We’ll continue a review of parks in downtown Live Oak today.

By January 1927, the City had recently sold property to the School Board, and the City Council decided to use the proceeds in the construction of a park on adjoining property. I am assuming that the property sold by the City was either the soon-to-be constructed high school usually known as the Metcalfe School, the current Langford Stadium, or in their immediate vicinity.

In December 1947, Seward Fleet appeared before the City Council on behalf of the School Athletic Association. He asked that the County lease the City Park (also called the City Play Ground Area) as found in Block K of the Original Town of Live Oak to the School Board for 99 years, for the purpose of enlarging and improving athletic and playground facilities. The recommendation was taken under advisement. The next month, the City Council agreed to hold a public hearing to discuss the matter, which would include closing off a portion of Church Street to make additional room so that “all age groups may have equal opportunities for recreation under proper supervisions.” The February 1948 hearing led to the writing of the necessary ordinance and agreement for final passage at the next meeting.

In June 1950, the School Board petitioned the City Council to deed them the land known as the City Park located on the entirety of Blocks K and L in the City of Live Oak. The City unanimously approved the request, and it remains today as the parking for Langford Stadium.

In May 1954, Mayor J. Marvin Phillips recommended playground areas in all sections of Live Oak for small children. The City Council agreed to locate suitable vacant lots that the Street Department could mow and clean up for children.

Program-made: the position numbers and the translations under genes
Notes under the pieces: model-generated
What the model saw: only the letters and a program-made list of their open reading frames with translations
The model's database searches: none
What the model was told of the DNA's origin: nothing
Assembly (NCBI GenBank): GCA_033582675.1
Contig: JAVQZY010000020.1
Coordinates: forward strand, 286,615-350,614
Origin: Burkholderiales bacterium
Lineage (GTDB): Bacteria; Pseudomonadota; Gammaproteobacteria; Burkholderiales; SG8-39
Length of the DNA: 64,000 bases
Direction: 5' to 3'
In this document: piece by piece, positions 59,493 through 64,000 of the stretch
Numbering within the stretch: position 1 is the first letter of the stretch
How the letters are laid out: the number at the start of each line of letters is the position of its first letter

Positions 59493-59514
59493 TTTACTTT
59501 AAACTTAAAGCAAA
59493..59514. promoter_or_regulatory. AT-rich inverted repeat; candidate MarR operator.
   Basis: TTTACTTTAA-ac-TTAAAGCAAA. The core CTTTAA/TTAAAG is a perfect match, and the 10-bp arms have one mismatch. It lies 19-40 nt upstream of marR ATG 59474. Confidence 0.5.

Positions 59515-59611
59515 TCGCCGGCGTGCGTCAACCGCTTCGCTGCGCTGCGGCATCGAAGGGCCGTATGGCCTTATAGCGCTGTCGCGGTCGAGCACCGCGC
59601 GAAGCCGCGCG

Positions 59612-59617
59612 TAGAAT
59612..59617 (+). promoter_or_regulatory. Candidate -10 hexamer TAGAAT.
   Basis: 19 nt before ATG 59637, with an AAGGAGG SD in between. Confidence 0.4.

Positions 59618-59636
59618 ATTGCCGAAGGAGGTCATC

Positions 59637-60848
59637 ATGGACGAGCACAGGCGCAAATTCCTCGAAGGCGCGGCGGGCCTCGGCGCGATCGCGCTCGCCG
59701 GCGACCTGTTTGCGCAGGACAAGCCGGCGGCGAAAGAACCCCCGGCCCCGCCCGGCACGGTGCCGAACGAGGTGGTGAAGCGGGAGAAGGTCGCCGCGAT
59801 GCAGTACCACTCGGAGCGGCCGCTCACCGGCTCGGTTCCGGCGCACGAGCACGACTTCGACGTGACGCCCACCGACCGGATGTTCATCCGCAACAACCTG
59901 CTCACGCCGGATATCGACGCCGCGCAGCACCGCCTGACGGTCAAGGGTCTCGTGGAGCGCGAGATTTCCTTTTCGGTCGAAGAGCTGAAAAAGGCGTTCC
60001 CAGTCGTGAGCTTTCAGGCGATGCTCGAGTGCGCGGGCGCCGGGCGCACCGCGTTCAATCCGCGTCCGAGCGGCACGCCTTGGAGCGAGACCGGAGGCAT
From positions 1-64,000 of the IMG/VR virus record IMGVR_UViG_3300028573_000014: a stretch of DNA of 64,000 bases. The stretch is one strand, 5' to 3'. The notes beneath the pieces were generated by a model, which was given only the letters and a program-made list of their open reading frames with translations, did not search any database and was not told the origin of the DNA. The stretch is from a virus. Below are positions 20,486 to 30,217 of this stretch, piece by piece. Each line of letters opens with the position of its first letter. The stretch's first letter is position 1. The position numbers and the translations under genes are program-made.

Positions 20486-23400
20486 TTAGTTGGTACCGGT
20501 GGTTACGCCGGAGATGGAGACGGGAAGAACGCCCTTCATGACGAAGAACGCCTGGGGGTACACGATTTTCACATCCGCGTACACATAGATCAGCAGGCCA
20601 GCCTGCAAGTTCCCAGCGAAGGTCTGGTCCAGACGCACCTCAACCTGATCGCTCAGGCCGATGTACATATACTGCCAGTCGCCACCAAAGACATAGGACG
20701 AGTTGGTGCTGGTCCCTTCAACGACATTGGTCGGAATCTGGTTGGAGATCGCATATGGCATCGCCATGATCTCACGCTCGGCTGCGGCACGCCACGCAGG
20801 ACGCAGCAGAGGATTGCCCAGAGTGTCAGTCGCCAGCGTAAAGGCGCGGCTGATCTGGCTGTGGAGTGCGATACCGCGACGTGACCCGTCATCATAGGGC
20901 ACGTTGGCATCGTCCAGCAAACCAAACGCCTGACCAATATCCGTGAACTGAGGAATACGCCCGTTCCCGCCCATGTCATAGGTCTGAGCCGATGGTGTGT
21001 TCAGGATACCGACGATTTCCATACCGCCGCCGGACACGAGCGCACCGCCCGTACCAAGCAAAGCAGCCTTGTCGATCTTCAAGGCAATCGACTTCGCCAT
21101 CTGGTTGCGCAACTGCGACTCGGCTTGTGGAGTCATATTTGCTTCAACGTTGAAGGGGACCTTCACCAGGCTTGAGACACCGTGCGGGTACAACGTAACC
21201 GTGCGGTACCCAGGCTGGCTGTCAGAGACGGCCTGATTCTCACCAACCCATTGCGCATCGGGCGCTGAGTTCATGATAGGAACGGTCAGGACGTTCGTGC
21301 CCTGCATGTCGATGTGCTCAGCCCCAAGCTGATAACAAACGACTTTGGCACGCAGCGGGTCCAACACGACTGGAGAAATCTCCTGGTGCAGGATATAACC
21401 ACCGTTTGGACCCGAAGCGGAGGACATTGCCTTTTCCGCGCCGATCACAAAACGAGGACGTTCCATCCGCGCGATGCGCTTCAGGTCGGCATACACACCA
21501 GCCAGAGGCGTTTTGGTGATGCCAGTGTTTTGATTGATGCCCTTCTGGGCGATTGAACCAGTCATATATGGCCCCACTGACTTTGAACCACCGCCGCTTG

Despite the continued attempts at improving recreation in Live Oak, by 1955, additional recreational space was needed. The City of Live Oak and Suwannee County looked to part of the old H. F. Dexter property on the north side of Duval Street that had often served as the City Fairgrounds in previous years. Purchasing the old Dexter mansion and surrounding acreage in April 1955, the original intent had been to renovate the old but large home for recreational and playground use. However, the structure’s condition after some 60 years meant that renovations would not be affordable and instead it was torn down. A brick building was constructed in its place and remains today as part of John Hale Park.

In the mid-1980s, the original plan for Heritage Square (situated east of Ohio Avenue and encompassing the Old Live Oak City Hall, the Passenger Depot, the Freight Depot/Museum, and surrounding areas) also included park space and even an amphitheater. Other than renovations to the historic buildings, those expansive plans lay dormant for decades until the City CRA began their efforts to revitalize the unused portions a few years ago. Now, hopefully, some of the plans that have popped up over the last century or more will once again come to fruition and beautify this historic part of Live Oak and Suwannee County.

Different history next week!

Eric Musgrove can be reached at ericm@suwgov.org or 386-362-0564.

This Week's Circulars

Recommended for you